On a point of order, Mr. Speaker. Notwithstanding the need for robust debate, is it in order for the Prime Minister to put words into Members’ mouths, when I had failed to suggest, because it is not true, that one side was particularly culpable of the offences scandal?
On a point of order, Mr. Speaker. May I raise with you a serious issue, of which I have given prior notification both to you and to the Member concerned? Last week, without informing me, the hon. Member for Ealing, Acton and Shepherd's Bush (Mr. Slaughter) organised an open meeting in my constituency for residents of two of my constituency estates, entitled “Hands off our homes”. The invitation was signed “Andy Slaughter MP” and it declared a number of falsehoods in relation to alleged plans “to demolish the estates and force everyone to move”, which is wholly untrue. This is an outrageous interference in another Member’s constituency, and I would be grateful for clarification on how we are to uphold the conventions and courtesies of the House.
I am grateful to the hon. Gentleman for giving me advance notice of his point of order. Right hon. and hon. Members should respect the existing boundaries of each other’s constituencies; they should not venture into neighbouring constituencies in anticipation of future boundary changes—but which boundary changes have not taken place—without prior notification of the hon. Member concerned. The hon. Member for Ealing, Acton and Shepherd's Bush (Mr. Slaughter) is in his place, and I feel sure that he has noted what has been said.
On a point of order, Mr. Speaker. May I raise with you a point of order that I raised on several occasions with your predecessor, relating to the increasingly casual speed at which Departments fail to answer parliamentary questions and correspondence? Will you agree that, when it comes to the courtesies of the House, there is no more important courtesy than answering questions of hon. Members from all parts of the House? May I ask you if you would make clear your view—if, indeed, it is the case—that parliamentary answers to correspondence and questions should be prompt and sent on the due date to Members?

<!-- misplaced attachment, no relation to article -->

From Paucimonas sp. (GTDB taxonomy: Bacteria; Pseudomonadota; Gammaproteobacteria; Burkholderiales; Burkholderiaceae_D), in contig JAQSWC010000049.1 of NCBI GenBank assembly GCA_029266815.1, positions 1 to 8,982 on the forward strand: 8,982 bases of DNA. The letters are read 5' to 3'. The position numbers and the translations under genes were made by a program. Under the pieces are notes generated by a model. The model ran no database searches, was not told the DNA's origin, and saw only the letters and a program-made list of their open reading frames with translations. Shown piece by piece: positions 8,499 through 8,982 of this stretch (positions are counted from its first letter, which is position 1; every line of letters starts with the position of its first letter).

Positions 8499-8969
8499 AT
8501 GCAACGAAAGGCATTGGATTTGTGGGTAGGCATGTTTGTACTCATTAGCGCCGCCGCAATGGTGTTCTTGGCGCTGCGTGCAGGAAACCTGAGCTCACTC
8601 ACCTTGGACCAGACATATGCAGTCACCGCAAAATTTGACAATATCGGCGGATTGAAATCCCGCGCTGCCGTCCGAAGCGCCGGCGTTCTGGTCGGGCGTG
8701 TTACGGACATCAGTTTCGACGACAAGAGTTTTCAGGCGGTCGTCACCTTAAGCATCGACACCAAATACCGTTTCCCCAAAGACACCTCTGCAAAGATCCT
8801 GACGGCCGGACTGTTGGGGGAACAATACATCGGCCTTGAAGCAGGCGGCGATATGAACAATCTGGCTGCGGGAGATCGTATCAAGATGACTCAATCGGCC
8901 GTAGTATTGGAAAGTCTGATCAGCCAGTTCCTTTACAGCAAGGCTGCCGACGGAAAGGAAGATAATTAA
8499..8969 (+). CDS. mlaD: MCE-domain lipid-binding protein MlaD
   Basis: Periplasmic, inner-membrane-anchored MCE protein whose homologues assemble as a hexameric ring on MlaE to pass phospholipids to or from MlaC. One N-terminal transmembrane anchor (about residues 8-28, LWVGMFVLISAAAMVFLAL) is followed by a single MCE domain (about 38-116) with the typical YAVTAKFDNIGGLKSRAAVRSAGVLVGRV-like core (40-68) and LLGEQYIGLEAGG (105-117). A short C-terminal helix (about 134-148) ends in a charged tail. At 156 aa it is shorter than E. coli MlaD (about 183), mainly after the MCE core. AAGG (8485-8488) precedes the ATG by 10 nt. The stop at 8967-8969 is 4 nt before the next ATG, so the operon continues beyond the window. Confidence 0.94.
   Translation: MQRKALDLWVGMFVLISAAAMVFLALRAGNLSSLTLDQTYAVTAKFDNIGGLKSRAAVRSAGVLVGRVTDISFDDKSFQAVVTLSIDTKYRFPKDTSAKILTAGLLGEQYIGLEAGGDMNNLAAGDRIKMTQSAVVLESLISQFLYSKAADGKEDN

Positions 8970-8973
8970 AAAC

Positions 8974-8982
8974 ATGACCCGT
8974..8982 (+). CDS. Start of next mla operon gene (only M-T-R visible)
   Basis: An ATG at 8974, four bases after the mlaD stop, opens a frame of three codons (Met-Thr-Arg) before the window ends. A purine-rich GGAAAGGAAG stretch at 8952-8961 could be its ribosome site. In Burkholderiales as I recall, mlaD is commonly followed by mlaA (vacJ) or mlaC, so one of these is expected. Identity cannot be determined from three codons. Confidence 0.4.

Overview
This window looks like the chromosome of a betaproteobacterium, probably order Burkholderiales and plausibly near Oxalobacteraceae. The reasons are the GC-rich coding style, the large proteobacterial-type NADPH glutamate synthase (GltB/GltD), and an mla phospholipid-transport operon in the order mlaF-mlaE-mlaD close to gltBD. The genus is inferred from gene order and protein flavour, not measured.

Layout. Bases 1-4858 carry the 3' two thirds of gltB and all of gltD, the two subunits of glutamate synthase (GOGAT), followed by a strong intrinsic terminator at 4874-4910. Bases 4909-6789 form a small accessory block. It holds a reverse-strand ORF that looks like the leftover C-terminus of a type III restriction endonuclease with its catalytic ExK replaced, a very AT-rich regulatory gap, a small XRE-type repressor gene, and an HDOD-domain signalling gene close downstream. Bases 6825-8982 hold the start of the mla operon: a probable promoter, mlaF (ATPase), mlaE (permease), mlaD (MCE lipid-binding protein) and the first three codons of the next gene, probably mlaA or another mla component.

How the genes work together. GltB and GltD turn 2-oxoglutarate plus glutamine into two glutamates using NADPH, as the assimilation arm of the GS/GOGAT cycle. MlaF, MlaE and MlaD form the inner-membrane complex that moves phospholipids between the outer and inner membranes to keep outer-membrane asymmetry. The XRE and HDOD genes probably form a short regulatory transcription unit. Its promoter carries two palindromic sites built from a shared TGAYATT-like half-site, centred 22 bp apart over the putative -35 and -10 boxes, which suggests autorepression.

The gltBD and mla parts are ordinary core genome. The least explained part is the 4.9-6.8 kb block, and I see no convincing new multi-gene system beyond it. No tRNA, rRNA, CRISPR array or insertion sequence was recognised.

I am grateful to the hon. Gentleman for his point of order, and I can tell the House that I agree with what has just been said. Timely replies to parliamentary questions are of the utmost importance, and, if the hon. Gentleman attends to future proceedings of this House and to public debate, as I feel sure he will, he may discover that there will be further news on that matter erelong.
Further to the point of order made by the hon. Member for Hammersmith and Fulham (Mr. Hands), Mr. Speaker. For the record, I asked him to tell me when he would make his point of order and the details of it, but he refused. I am quite happy to deal with the points that he has raised and to deal with them with you, Mr. Speaker. However, that point of order is a trick that the hon. Gentleman tried repeatedly and regularly with the previous Speaker until he became bored with the issue. Those matters, which the hon. Gentleman deals with in his capacity as campaigner for the candidate in Hammersmith and Fulham, a constituency that the hon. Gentleman has abandoned, should be left to his other job outside the House, not to the job that he does here.
I have heard what the hon. Gentleman has said. However, the point that he has made is really not a point of order but a continuation of the debate, into which I know he would not seek in any way to entice me. The hon. Gentleman has placed his views firmly on the record.
On a point of order, Mr. Speaker. When you were elected to the Chair, the whole House welcomed your affirmation that, in the event of Ministers leaking statements beforehand, you would not—if I may put words into your mouth—let the matter rest there. In addition to the leaking of the statement that we have just heard by the Prime Minister, we have had four days’ continuous leaks by the Minister for Children, Schools and whatever it is—Families and Schools—about a change in education policy on literacy and numeracy. Will you not let the matter rest there but ensure that the Minister is reprimanded for not giving a statement at all to the House—even though for four days he has been briefing the press?
Some of the matters to which the right hon. Gentleman has referred have been of long-standing political debate. I have made my view on that matter and my future expectation extremely clear. I think it is fair, however, to say to the right hon. Gentleman and to the House that it would be unwise to prejudge whether the details of a statement have been leaked until such statement has been made to the House.